I almost went to Brentwood. Harvard-Westlake waitlisted me. I guess there was something on my application that made them think I wasn’t up to snuff, wasn’t good enough so that, now, in the week before graduation, I wonder whether it was all worth it, whether I should’ve gone to Brentwood and what was meant by my initial failure to be admitted.
Week one. That was the only week I seriously doubted the value of a Harvard-Westlake education. I was in English class when I received the first book of my Harvard-Westlake English career, “Freak the Mighty.” The back cover called it young adult literature. I was only 12 years old at the time, but I remember thinking that whoever this young adult the publishers were referring to was must’ve been a whole lot younger than I was because the development of Max and Freak’s friendship seemed overly juvenile, at least for a school as fancy and well-reputed as Harvard-Westlake.
Brentwood. I cannot say I’m glad I went to Harvard-Westlake instead of Brentwood because I don’t know if that’s true. Brentwood could’ve been the best experience of my life. Their campus looks better. Their mascot is cooler. It’s 9.8 miles closer to my home.
The waitlist. The waitlist made me feel reluctantly wanted, like I had to prove myself because, unlike the other students, the school didn’t know whether I was actually meant to be there or even if it really wanted me. I’m glad I got waitlisted. The need to show the administration that when they thought waitlist they thought wrong has encouraged me throughout my time here to try to take advantage of every opportunity offered, in part to prove a point but also because I realize that all this, the campus, the teachers, the students, was so close to not being mine. I have to travel more than 40 miles every weekday getting to and from school. I have to walk up and down more stairs than anyone’s willing to count during passing periods because someone thought it would be a good idea to put a high school on the side of a mountain. I have to wear sports clothes that proudly advertise “Wolverines,” an animal also known as the skunk bear, because I go to this school, but when I share these struggles with students from other institutions and they ask me, “Why would you ever go there,” I always tell them, “Because it’s worth it.”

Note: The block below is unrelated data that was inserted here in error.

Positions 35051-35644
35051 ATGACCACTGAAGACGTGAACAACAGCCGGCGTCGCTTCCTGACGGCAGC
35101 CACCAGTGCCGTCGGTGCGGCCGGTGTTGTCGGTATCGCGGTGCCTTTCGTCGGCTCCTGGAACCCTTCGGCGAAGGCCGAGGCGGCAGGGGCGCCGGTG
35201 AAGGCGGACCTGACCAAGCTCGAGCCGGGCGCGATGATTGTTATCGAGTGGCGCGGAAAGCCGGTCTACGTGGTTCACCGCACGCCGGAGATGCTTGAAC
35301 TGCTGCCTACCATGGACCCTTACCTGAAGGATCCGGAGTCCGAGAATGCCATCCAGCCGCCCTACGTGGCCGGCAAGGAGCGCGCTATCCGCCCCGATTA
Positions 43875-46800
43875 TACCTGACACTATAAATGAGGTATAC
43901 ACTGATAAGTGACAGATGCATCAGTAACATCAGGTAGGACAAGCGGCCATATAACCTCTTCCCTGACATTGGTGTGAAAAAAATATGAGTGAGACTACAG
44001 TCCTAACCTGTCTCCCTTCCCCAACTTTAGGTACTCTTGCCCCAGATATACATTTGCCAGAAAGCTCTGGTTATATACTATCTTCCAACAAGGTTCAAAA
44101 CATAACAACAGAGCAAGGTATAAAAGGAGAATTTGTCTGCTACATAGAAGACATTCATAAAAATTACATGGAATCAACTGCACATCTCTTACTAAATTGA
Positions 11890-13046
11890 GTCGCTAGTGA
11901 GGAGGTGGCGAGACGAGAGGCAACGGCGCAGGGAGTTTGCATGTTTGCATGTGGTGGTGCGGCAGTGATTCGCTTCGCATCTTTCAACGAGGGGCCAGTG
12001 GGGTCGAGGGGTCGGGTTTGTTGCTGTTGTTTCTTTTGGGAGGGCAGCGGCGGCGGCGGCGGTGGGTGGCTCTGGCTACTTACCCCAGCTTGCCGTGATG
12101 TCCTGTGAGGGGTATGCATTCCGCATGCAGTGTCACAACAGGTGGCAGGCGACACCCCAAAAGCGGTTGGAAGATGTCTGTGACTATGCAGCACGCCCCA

“Freak the Mighty” was not a good book, but it was the perfect choice for my first Harvard-Westlake read. It is about two very different people, Freak, the smart weak one, and Max, the strong dumb one, coming together in an unlikely friendship to create, as one person comprised of two, a boy who is both strong and smart. Coming to this school as a boy with a moderate amount of strength and a moderate amount of intelligence, Harvard-Westlake has been my Freak and my Max, and as I prepare to depart, I can see now better than ever how mighty it has helped me to become. I almost went to Brentwood. It could’ve been the best experience of my life, but it wasn’t. Harvard-Westlake was.